How has been your experience of pushing the use of three percent of Plan Budget by all the  departments for rolling out e-Services? 

The allocation would be happening in the coming fiscal year. Even though the departments were asked to do so in the previous fiscal year, we have not been able to use that fund. All these were on paper. Guidelines were issued for fund utilisation but not much action has been taken.

” The commitment for using three percent of plan budget is the result of determination  at the highest political and administrative level”

Initially, we did not have enough of manpower to do it. As I said earlier, now we are increasing our human resource. In just one year time, we have almost doubled our human resource in the IT department.  Things would start happening in another 12 months time. For the coming fiscal year, we would have funds more than `125 Crore at our disposal. We are now confident that we will be able to progressively move towards achieving this vision.

What are your recommendations for adopting the three percent budget allocation formula to other states?

The government should ensure the business continuity of the official looking after it, say for at least three years. Moreover, there should be determination from the top leadership. In our state, we have been continuing with the allocation plan for speedier roll out of e-Services, in spite of initial not-so-encouraging response from all the departments. This has been possible just because of the commitment at the topmost levels in both political and administrative set-up.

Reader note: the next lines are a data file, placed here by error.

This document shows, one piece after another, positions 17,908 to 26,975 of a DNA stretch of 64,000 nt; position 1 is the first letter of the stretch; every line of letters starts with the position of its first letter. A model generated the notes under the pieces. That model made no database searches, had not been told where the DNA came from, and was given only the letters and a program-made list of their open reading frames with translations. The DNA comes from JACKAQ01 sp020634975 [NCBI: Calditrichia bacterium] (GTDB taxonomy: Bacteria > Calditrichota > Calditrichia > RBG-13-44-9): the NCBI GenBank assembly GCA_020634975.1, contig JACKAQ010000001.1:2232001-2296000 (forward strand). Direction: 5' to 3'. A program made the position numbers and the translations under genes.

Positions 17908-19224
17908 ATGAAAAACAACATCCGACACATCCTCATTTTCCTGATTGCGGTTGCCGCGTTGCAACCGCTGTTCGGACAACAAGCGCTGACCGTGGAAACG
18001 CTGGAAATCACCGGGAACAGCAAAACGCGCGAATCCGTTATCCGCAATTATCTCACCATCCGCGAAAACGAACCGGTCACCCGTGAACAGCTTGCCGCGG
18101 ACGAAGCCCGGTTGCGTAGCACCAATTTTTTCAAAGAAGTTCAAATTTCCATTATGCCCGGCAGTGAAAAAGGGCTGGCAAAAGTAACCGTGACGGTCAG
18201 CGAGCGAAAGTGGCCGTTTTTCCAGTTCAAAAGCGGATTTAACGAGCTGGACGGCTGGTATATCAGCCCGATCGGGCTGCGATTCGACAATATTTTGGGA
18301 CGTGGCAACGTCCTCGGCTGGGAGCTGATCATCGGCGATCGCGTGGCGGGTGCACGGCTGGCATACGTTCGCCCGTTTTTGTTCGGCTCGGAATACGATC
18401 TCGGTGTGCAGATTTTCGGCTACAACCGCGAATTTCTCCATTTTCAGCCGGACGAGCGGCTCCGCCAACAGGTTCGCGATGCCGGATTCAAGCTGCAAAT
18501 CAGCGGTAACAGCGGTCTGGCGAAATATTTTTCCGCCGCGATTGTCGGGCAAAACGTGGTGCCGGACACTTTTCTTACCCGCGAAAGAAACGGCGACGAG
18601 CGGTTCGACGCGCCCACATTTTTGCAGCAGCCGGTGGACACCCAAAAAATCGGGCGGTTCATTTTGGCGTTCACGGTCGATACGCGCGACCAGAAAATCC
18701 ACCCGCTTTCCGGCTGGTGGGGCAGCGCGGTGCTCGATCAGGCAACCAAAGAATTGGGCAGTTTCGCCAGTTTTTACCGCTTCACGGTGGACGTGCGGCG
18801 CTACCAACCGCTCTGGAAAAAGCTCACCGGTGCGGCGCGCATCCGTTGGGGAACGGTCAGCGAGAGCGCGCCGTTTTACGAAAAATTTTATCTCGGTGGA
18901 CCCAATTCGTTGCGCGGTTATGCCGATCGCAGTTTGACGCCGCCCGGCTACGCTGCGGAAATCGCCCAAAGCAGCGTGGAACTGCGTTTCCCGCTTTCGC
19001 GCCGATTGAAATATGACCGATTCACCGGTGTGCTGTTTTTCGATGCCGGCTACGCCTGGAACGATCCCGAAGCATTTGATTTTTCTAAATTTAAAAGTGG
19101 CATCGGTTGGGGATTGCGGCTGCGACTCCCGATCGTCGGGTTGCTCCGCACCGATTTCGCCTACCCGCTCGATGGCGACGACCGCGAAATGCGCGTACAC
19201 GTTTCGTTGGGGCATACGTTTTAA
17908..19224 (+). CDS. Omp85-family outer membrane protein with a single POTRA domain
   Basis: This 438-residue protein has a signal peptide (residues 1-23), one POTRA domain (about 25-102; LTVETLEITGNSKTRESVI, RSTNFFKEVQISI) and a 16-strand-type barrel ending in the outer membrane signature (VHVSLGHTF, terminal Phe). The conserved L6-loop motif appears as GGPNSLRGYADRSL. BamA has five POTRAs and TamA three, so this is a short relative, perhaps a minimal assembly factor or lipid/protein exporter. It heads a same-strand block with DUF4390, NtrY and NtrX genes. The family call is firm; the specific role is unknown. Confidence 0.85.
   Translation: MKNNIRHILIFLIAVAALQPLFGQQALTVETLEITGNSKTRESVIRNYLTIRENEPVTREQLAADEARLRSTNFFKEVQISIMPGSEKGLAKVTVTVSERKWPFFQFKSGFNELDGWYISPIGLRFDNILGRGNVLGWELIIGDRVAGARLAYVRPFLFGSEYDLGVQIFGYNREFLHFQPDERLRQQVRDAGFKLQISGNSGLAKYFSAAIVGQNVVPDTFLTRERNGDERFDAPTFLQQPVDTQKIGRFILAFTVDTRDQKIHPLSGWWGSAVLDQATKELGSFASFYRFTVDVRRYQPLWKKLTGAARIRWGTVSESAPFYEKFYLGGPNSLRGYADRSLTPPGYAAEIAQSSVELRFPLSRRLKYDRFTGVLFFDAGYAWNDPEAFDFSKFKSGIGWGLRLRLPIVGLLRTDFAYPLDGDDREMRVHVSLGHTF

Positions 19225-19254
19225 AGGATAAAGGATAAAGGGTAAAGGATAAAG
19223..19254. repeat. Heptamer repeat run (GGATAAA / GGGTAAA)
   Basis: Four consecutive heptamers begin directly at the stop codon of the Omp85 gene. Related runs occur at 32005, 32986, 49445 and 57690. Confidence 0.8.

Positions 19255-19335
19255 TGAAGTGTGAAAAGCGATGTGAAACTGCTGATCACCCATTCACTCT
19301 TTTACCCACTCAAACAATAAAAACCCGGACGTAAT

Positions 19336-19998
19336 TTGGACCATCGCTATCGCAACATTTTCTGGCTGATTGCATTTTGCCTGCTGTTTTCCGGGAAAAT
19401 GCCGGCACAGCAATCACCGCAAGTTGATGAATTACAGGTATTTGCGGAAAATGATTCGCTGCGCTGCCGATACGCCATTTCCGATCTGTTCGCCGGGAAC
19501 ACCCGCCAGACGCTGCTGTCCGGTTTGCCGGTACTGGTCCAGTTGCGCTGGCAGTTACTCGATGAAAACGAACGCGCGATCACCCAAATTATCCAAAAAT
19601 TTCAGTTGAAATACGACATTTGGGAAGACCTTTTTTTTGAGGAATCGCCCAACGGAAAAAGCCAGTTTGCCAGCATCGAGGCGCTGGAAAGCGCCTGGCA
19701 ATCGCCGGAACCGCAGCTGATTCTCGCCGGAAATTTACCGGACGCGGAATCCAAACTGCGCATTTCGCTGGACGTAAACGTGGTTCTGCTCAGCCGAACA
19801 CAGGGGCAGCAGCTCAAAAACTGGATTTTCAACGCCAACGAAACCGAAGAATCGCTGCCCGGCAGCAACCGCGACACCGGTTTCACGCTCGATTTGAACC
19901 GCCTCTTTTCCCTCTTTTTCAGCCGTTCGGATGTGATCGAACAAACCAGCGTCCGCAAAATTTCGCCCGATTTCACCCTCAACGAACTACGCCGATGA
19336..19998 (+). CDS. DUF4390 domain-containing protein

CSCs have been struggling for viability and sustainability in all states in the country. How are you proposing to fix these isues in Rajasthan?

If you don’t consider the sheer number in terms of setting up CSCs, setting up rate is not very high but our success rate is much higher. Number of transactions is increasing at the rate of 20 percent per month. Last month, we did about  1,75,000 G2C transactions and about 75,000 B2C transactions. Apart from spreading CSCs geographically we also need to increase the breadth of the services,  which at present are very few.

We have added some B2C services in last 2-3 months which include railways and roadways online ticketing , LIC and ICICI Prudential. Now we are roping in services like utilities – telephone and mobile payments. Moreover, we are now planning for making available land records and bonafide resident, caste and birth and death certificates. For certificates, we have got the application ready.

Please elaborate on the state CIO initiative?

The aim is to achieve a CIO in every department. There are almost 70 – 80 departments. So we need to have 70 -80 CIOs. For others we are doing, short  training of three weeks. Gradually, we will be able to make use of this skilled  resource pool for government IT projects, in respective departments. So we  might not be able to achieve target of one CIO in every department in a short  time, it might take five to seven years, to achieve the same.

Do you have policy on standardisation and plans for having    legislation on cyber security and information security?

We have now made it mandatory for all applications to obtain a certificate that they are safe and get a security audit done. They have to have a security audit  and get a certification on applications from the apex certification agency – that  is CERTIN. All the technical parameters, like interoperability, standardisation,  etc., are being looked after so that the applications can talk to each other.